With these nanorulers the scientists can now evaluate the performance of microscopes and different microscopy techniques. The rulers can be adjusted to different sensitivities and resolutions of all common optical super-resolution techniques. Especially for the resolution range of 6-200 nm, which has become accessible a few years ago, the nanorulers provide the possibility to compare currently competing microscopy techniques.
This research has been funded by the German Research Foundation (DFG) and the Biophotonik IV program of the Federal Ministry of Education and Research (BMBF). The results possess large economic potential as manufacturers of microscopes (e.g. Leica or Zeiss) started to bring „super-resolution microscopes“ to market. In the future, the nanorulers will be distributed by the spin-off company STS Nanotechnology.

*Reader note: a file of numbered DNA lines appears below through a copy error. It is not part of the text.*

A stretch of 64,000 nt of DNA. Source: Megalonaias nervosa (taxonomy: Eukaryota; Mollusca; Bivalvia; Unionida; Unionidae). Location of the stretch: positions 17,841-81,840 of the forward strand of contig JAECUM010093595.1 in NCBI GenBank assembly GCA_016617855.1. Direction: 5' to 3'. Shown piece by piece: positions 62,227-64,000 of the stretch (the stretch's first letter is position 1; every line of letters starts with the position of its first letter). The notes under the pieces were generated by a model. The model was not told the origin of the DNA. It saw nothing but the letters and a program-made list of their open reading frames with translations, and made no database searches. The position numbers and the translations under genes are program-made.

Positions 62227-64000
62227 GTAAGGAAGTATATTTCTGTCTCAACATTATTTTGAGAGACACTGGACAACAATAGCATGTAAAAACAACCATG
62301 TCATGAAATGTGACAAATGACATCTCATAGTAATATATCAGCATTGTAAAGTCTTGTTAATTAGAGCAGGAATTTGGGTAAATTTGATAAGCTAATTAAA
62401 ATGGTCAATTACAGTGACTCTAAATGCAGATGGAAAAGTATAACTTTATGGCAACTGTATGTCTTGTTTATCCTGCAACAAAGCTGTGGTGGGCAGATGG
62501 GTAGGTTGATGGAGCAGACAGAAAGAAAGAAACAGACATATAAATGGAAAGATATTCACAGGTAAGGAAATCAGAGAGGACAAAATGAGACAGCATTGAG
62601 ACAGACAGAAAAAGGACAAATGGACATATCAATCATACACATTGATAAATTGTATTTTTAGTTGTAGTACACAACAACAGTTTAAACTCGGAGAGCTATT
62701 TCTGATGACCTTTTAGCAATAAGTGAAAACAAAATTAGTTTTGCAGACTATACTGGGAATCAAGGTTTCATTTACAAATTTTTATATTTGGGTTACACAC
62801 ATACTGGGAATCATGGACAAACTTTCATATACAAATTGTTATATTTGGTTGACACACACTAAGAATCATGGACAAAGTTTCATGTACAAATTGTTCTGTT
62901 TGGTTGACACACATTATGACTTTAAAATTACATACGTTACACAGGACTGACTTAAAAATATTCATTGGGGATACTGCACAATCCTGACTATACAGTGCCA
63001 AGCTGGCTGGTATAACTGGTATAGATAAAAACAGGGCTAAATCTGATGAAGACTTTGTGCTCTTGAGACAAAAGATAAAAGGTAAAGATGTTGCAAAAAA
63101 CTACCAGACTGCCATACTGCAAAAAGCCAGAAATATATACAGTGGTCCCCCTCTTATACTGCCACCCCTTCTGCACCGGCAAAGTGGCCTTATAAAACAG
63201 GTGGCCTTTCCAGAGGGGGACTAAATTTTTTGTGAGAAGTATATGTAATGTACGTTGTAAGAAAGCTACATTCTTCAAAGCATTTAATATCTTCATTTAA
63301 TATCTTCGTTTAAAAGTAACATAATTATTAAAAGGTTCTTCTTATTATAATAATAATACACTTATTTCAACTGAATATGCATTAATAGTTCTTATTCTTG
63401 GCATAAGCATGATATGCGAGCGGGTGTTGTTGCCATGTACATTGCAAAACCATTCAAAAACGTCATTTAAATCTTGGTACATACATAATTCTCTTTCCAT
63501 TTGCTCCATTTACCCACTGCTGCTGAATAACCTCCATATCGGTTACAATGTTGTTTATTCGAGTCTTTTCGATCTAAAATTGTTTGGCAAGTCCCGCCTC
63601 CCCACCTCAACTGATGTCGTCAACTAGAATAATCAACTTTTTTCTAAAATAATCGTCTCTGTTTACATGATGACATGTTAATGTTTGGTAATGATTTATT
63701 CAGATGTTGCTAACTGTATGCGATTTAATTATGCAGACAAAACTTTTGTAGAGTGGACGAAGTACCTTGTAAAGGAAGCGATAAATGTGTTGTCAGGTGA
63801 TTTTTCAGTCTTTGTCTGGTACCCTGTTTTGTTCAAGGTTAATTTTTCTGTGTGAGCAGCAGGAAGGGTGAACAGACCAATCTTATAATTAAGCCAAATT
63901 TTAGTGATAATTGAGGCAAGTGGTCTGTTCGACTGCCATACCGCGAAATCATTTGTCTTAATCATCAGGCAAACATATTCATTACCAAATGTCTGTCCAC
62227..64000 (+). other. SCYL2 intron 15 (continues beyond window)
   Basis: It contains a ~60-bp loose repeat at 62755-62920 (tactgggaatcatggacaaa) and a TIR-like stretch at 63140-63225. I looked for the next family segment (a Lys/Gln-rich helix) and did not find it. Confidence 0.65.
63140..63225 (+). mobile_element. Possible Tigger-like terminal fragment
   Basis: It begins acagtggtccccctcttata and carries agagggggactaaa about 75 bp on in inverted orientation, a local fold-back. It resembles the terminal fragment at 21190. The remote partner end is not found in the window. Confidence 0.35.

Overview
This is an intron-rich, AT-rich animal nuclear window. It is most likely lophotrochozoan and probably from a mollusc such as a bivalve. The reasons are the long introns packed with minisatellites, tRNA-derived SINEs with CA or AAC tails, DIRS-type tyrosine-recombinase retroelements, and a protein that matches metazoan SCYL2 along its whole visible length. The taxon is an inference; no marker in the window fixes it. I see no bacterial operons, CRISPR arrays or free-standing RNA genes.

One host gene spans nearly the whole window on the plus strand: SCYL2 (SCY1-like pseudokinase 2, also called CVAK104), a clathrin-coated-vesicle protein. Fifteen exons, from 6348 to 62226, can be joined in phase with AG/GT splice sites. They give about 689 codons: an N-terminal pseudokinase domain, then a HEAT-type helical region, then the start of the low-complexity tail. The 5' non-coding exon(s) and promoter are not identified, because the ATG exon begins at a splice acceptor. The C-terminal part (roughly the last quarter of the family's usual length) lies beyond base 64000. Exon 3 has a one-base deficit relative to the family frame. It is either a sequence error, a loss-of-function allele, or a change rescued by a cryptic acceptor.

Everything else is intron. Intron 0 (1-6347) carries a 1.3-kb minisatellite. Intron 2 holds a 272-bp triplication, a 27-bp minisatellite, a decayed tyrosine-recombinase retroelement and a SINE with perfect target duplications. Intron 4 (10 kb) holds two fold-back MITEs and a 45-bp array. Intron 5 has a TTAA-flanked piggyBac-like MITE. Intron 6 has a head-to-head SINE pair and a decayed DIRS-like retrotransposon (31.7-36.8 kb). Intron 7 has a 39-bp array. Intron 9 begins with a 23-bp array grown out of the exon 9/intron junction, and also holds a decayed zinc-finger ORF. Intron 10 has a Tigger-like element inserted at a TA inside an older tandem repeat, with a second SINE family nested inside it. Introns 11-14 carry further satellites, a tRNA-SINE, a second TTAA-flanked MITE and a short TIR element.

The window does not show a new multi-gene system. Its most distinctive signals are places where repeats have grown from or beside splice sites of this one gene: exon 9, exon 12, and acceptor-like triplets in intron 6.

Metrology in Braunschweig:
Not only the National Metrology Institute (PTB) is based in the city. A number of institutes bundled in the Metrology Initiative Braunschweig is developing new metrological methods.
“Fluorescence and super-resolution standards based on DNA origami”. Jürgen J. Schmied, Andreas Gietl, Phil Holzmeister, Carsten Forthmann, Christian Steinhauer, Thorben Dammeyer and Philip Tinnefeld. (Nature Methods, December 7th, 2012, doi:10.1038/nmeth.2254.)
Prof. Dr. Philip Tinnefeld
Institut für Physikalische und Theoretische Chemie
Technische Universität Braunschweig
Tel.: +49 531- 391 5330